ISLAMABAD — Pakistan’s government initiated treason proceedings Thursday against former military strongman Pervez Musharraf, setting the stage for the first trial of a former dictator in this country, which has been ruled by military juntas for half its 66-year history.
The Justice Ministry asked a special court made up of three members of the country’s Supreme Court to hear the case, which alleges that Musharraf committed five acts of treason when he imposed a state of emergency on Nov. 3, 2007.
If convicted, Musharraf faces either the death penalty or life imprisonment.
The action against him is unprecedented. Two army chiefs, Ayub Khan and Yahya Khan, respectively, ruled Pakistan from 1958 to 1969 and 1969 to 1971, but they were never charged with crimes stemming from their undemocratic assumption of power. A third, Gen. Zia-ul-Haq, died in an August 1988 aircraft crash after holding power for 11 years.
The army remains the ultimate arbiter of political power in Pakistan, a factor that constitutional experts here said was one reason that the government, led by Prime Minister Nawaz Sharif, decided not to prosecute Musharraf for the October 1999 coup that brought him to power. Any charges against Musharraf for that coup, which overthrew Sharif during a previous term as prime minister, would have extended automatically to still-serving army generals who helped him stage it.
The government has said it’s chosen not to prosecute Musharraf for the coup because Sharif has forgiven the general.
Sharif returned to power in June after his party, the Pakistan Muslim League-Nawaz, won a majority in general elections. It was the first transfer of power from one democratically elected government to another in Pakistan.
The charges against Musharraf identify him as being solely responsible for the imposition of the 2007 state of emergency, based on official documents he signed at the time.
Musharraf imposed the emergency after rebellious Supreme Court judges sought to block his attempts to negotiate a safe exit from power through the so-called national reconciliation ordinance, a law that granted politicians and him immunity from prosecution as part of a transition leading to democratic elections in February 2008.
The judges were sacked under the state of emergency, then reinstated the next year under pressure largely from Sharif, who was the leader of the opposition. The judges then struck down the reconciliation law and Musharraf was forced to step down as president in August 2008.
That left the former army chief exposed to treason charges, and he lived abroad in exile until March, when he returned to run in the May general election. Instead, he was disqualified from participating and held under house arrest on four charges of murder, including the December 2007 assassination of former Prime Minister Benazir Bhutto.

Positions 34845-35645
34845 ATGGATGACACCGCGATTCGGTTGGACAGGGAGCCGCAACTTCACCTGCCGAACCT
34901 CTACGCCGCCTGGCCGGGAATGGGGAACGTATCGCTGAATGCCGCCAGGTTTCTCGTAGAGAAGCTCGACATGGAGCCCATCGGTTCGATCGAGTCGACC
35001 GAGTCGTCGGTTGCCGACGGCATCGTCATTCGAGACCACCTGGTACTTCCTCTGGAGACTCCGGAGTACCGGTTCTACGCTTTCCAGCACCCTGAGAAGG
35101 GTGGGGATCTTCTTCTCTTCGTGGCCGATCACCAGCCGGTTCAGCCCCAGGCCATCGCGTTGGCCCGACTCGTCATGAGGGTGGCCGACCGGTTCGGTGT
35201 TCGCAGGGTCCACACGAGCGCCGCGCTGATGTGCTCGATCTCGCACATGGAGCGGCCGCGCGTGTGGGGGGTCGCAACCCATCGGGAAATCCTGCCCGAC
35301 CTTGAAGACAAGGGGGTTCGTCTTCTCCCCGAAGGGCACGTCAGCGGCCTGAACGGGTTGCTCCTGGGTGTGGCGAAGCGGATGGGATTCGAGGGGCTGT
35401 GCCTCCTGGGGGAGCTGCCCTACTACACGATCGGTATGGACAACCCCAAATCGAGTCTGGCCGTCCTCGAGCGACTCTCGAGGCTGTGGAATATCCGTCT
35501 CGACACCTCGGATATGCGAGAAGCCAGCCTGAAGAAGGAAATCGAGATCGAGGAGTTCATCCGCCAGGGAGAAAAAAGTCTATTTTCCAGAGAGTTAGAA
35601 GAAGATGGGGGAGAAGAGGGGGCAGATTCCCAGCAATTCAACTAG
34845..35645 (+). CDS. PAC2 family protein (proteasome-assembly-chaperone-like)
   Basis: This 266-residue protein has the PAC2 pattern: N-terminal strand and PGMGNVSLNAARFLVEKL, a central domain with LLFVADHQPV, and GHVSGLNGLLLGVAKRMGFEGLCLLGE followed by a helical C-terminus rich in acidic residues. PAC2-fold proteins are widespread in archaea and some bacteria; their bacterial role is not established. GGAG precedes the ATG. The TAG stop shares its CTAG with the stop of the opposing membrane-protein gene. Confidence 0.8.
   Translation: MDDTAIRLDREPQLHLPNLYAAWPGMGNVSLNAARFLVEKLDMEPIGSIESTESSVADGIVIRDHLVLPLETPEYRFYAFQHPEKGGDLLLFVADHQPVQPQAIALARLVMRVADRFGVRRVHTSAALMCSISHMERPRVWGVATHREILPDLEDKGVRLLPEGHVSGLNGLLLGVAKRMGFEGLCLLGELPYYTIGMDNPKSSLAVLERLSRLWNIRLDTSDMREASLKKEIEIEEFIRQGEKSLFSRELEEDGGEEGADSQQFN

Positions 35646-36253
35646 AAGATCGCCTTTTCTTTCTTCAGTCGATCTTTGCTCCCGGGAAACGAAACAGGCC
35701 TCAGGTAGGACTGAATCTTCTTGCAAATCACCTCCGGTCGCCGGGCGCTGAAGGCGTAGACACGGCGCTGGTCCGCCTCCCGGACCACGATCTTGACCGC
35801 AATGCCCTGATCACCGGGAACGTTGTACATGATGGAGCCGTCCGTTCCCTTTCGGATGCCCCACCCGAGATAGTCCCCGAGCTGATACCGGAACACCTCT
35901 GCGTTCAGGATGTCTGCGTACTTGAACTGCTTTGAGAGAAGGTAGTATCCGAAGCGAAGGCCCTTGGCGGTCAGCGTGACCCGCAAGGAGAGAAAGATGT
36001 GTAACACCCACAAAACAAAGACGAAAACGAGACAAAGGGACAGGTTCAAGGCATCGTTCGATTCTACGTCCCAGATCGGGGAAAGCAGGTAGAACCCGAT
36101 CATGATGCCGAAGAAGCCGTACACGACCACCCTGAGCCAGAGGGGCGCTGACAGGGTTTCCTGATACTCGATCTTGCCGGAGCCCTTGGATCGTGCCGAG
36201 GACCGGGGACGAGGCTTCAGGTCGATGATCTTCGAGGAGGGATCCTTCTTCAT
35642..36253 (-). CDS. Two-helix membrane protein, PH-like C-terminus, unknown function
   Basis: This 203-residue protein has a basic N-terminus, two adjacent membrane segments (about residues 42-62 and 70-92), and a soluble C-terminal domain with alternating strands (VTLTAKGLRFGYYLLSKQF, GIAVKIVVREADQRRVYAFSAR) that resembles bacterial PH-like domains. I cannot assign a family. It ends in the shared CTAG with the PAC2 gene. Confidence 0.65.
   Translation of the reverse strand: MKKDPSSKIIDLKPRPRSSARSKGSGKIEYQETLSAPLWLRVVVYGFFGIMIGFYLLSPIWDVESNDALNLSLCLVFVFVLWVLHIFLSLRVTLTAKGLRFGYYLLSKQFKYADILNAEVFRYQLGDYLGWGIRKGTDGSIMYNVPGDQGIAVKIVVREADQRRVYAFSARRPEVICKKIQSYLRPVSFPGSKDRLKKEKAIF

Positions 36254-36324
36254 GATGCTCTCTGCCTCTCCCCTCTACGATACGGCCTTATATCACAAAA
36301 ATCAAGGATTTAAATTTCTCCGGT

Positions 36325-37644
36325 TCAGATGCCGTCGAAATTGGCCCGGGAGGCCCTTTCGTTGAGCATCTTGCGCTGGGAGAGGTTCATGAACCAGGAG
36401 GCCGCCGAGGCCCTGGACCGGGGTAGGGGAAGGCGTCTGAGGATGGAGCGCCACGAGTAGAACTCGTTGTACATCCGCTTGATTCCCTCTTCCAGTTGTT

State prosecutors have been unable to present any substantial evidence against Musharraf in any of the murder cases, and his lawyers applied in November for bail and permission for him to leave the country, which Sharif’s administration pre-empted by announcing that it would charge Musharraf with treason.
Opposition politicians said the government’s decision to charge only Musharraf with responsibility for the state of emergency was designed to save generals and politicians who’d worked with him from being dragged into the case.
It also would save the judges embarrassing questions, because they’d first taken oath under a provisional constitutional order that Musharraf issued after the coup.
“By isolating Musharraf, the government is setting up the court’s verdict,” said Qamar Zaman Kaira, a spokesman for the Pakistan Peoples Party, the country’s biggest opposition party.
Musharraf’s lawyers have vowed to argue that the charges against him should be extended to his erstwhile colleagues or be dropped in favor of a lesser charge of abuse of power.
That position is also popular among some human rights advocates, who fear the trial will derail Pakistan’s path of civilian rule.
“Our history tells us that no individual has staged a coup without the support of the elite classes,” said Asma Jehangir, the chairman of the Human Rights Commission of Pakistan and a former United Nations special rapporteur.
“Collectively, we should apologize to the nation and move on.”
Hussain is a McClatchy special correspondent.